- At the moment, such information sharing requires specific legal agreements. This will change if the Digital Economy Bill passes unamended this year, allowing government departments and corporate contractors to automatically share people’s confidential data.
- Other measures ban unwanted migrants from renting homes, opening bank accounts or getting driving licenses. Migrants are being criminalised with new offences of “working illegally”, “driving in the UK”, and employing or renting to “illegals”.
- Migrants forced onto the streets are being targeted by immigration raids against rough sleepers, coordinated with local councils and homelessness charities.
- Police and Immigration Enforcement are increasingly integrated, led by Operation Nexus in London which embeds immigration offficers in police stations and standardises ID checks. Met Police are also handing over details of victims and witnesses of crimes.
- Local councils are being encouraged to launch immigration enforcement operations with money from a new “Controlling Migration Fund”.
- The introduction highlights three basic themes across all these measures: mass information sharing, criminalisation of migrants, and widespread citizen collaboration.
- The hostile environment relies on collaboration from bosses and workers in the public sector and in private companies, and also from many more of us as “members of the public”.
- The conclusion looks in more depth at how the government is trying to foster a culture of collaboration – and at some possibilities for resistance.
Download a PDF version of this report here.’
Summary from Corporate Watch:
‘Several nights a week, immigration patrols are out targeting rough sleepers in London, now a prime focus for raids under Theresa May’s “hostile environment” policy.
The arrests are carried out by Home Office “Immigration Compliance and Enforcement” (ICE) teams. But they rely on the active collaboration of the Mayor, local councils, and homelessness charities. Charity outreach workers set out to help homeless people. But through a creeping process of changes they are being turned into informers, while some of the city’s most vulnerable people are disappeared into the nightmare of indefinite detention and deportation.
This investigation shows how:
- Outreach teams from charities St Mungo’s, Thames Reach, and Change, Grow, Live (CGL) conduct regular joint “visits” with Immigration Enforcement officers, as often as fortnightly in central boroughs. Freedom of Information (FOI) responses show 141 such patrols organised by the GLA and 12 London boroughs last year. This figure does not include Westminster, the biggest concentration of London homelessness, where patrols are likely to be even more frequent.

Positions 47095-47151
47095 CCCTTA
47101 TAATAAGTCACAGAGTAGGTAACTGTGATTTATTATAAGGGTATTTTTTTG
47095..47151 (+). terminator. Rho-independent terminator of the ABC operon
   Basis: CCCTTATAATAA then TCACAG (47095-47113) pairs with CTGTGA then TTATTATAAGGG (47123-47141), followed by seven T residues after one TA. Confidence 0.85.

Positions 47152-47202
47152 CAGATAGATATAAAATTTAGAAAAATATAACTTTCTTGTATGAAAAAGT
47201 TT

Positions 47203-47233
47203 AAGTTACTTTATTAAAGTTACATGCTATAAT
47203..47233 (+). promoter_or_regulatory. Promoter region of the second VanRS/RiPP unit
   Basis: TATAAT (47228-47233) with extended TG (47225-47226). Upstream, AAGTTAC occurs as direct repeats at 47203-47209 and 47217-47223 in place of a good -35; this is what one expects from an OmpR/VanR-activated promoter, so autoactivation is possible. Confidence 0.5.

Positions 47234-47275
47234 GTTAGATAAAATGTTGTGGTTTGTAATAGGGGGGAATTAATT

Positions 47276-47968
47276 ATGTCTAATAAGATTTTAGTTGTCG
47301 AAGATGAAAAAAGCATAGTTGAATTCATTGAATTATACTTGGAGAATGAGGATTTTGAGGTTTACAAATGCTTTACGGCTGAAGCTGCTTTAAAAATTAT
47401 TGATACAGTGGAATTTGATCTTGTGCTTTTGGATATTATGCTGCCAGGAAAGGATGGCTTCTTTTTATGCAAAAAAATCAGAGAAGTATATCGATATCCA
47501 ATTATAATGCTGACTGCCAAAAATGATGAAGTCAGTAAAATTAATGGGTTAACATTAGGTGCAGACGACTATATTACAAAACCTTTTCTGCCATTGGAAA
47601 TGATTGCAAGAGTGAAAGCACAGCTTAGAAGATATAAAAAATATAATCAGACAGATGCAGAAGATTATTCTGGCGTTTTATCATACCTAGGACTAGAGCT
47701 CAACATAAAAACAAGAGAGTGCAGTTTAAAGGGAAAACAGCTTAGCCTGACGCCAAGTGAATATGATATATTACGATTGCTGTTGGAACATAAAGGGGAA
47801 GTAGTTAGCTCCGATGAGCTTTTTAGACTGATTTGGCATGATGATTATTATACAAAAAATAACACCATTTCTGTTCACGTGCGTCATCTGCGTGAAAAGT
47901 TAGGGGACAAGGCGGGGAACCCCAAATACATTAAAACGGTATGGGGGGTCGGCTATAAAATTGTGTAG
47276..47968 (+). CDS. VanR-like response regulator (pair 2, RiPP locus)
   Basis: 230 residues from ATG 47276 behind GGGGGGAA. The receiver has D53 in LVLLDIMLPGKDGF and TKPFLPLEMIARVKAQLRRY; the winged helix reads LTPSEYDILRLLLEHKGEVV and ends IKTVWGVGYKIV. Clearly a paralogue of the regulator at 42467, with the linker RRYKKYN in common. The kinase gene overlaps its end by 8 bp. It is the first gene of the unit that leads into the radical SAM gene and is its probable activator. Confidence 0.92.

- Joint visits in just eight of these areas led to 133 rough sleepers being detained, while 127 people were deported in under a year in Westminster alone.
- Charity bosses say their role is to persuade non-UK rough sleepers to leave “voluntarily”. But the FOI figures show that detention and enforced deportation is more common; in any case, so-called “voluntary” departures are carried out under the threat of force.
- Outreach teams also routinely pass on locations of non-UK rough sleepers to ICE, including through the London-wide CHAIN database, and through local co-operation agreements.
- The GLA has contracted St Mungo’s and Thames Reach under “payment by numbers” schemes where fees depend on the number of rough sleepers they get out of the country.
- EU and other European Economic Area (EEA) nationals are the main targets, as they make up nearly half of London rough sleepers. Migrants from Romania, Poland, and other East European countries are particularly affected.
- In May 2016, the Home Office toughened the rules so that European rough sleepers can be arrested for deportation if found sleeping rough on just one night.
- Tough policy on migrant rough sleepers was “intensely lobbied” for by Westminster Council, and encouraged by the “Mayor’s Rough Sleeping Group”, which included senior charity managers from St Mungo’s, Thames Reach, Homeless Link, and also Crisis.1
- Rough sleeper deportations are at the cutting edge of Theresa May’s “hostile environment” approach where immigration controls are spreading across schools, hospitals, and housing.
- The “hostile environment” is based on collaboration. But it can be broken by solidarity and resistance. We are already seeing examples of refusal by some homelessness workers and campaigners; the conclusion gives some ideas for how it could spread.
Click here for a PDF version of the report.’